- 12 Months Pre-Existing Conditions
- 2 Months in-hospital rehabilitation, palliative care & in-hospital psychiatry
- 12 Months Pregnancy & IVF
Hospital Cover & Wait Periods
Knowing the standard waiting periods are useful as it allows you plan out your health policy in 3 year blocks. What we suggest is to have a think about the types of surgeries your family could plausibly have over a 3 year period and remove items from your plan which you think have an exceptionally low chance of occurring.
For example, if you’re done with having children, you may wish to remove pregnancy & IVF from your policy. Similarly, if you think that the likely hood of anyone in the family needing a full knee replacement would be slim to none within the next 3 years, you could remove that.
Remember, most basic hospital covers will cover you & your family for all procedures with a medicare item number, except for a small list of exclusions. However, if you’re ever on the fence about a procedure being covered or not, we reckon it’s better to be safe than sorry.
Extras cover can be a great way to really gain benefit from your heath fund. Firstly, let’s assess whether all of you actually need it. Did you know you can take out a hospital policy for you & your children, and then an extras policy just for you? You can even do this with different health funds!
Now if you have teenagers or tweens going to the dentist each year then we would recommend you all stay on the same extras plan. But, if your eldest child is below the age of 3 and regular visits to the dentist are not a thing right now, it might work out financially beneficial to you to just cover yourself for extras. (Note if you do this, double check your hospital policy covers you for emergency ambulance)
Now if your kids are at the age where they will use extras you really want to maximise your benefits and make sure you get the best return for your dollar. Things you should consider when picking an extras policy:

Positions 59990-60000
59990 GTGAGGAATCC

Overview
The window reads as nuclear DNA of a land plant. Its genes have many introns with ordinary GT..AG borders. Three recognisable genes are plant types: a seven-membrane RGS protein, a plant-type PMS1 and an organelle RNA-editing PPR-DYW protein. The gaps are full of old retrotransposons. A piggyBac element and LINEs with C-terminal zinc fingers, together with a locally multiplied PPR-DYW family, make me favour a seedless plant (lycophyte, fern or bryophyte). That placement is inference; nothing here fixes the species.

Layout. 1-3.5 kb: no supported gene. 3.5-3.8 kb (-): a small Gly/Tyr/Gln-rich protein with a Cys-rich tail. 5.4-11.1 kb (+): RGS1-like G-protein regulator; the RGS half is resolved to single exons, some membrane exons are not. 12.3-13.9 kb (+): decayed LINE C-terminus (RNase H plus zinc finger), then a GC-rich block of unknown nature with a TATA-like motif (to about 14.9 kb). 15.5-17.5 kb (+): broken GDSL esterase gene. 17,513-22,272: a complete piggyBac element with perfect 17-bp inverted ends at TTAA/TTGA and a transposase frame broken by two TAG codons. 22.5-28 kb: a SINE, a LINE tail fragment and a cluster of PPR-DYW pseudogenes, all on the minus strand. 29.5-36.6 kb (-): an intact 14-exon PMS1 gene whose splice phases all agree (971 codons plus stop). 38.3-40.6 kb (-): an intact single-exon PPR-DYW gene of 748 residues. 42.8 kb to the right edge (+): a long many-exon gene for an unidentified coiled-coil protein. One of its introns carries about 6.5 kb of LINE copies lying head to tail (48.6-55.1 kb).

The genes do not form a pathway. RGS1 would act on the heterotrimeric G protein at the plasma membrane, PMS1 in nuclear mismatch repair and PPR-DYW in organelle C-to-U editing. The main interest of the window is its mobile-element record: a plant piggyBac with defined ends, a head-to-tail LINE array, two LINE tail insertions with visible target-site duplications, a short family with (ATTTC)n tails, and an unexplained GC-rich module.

- Can I get gap-free dental check-ups for myself & my children?
- Do I need to have braces covered at this stage?
- Do we actually use other services like chiro or massage?
- How often do we use these services?
Maximise Your Extras
With children who need regular visits to services like speech therapy or psychology, an extras plan can pay for itself and then some. For example, HIF’s Premium Options allows up to $1,000 per year on psychology claims and $1,200 per on speech therapy. Having massive limits are great for families with recurring visits.
However, having large limits are not great for families who only use extras services a few times a year, in that case you want to look for a plan which gives you a higher rebate (a higher claim each time). The best advice we can give you on how to choose an extras plan is to think of it like this, you are paying a certain amount of money each year to have a specific extras plan, you need to make sure that you’re confident you will earn more in claims, than you would paying insurance premiums.
If you’re not claiming more money than it costs you to have the plan, then you would financially be better off having no extras plan at all. We speak to so many people who have top extras, paying an extraordinary amount of money each year, but they only claim on the dentist once or twice a year and occasionally a little bit of physio. These people can often save a fortune when they switch to a plan which is more tailored to their needs.
Where Should I Compare Health Cover?
There are lots of places you can compare your single parent health cover, if you want to use a broker, you have options like Health Deal, Iselect, Compare The Market & a few more. If you want to see every single health fund, the health insurance ombudsman has a useful website called privatehealth.gov.au which you can use to look at policies. Using a broker can be advantageous though, as even though no broker represents every single health fund, they still do offer a range of health funds.
Speaking to a consultant at Health Deal for example, can be brilliant because we go through what we call a “needs analysis” to really delve into how you use your policy and assess whether you’re actually getting value from your health cover or not.
If you’re better off staying with your current fund we’ll tell you to stay put, but we always try to not only lower your premium, but to also increase your benefits on the things you use as well.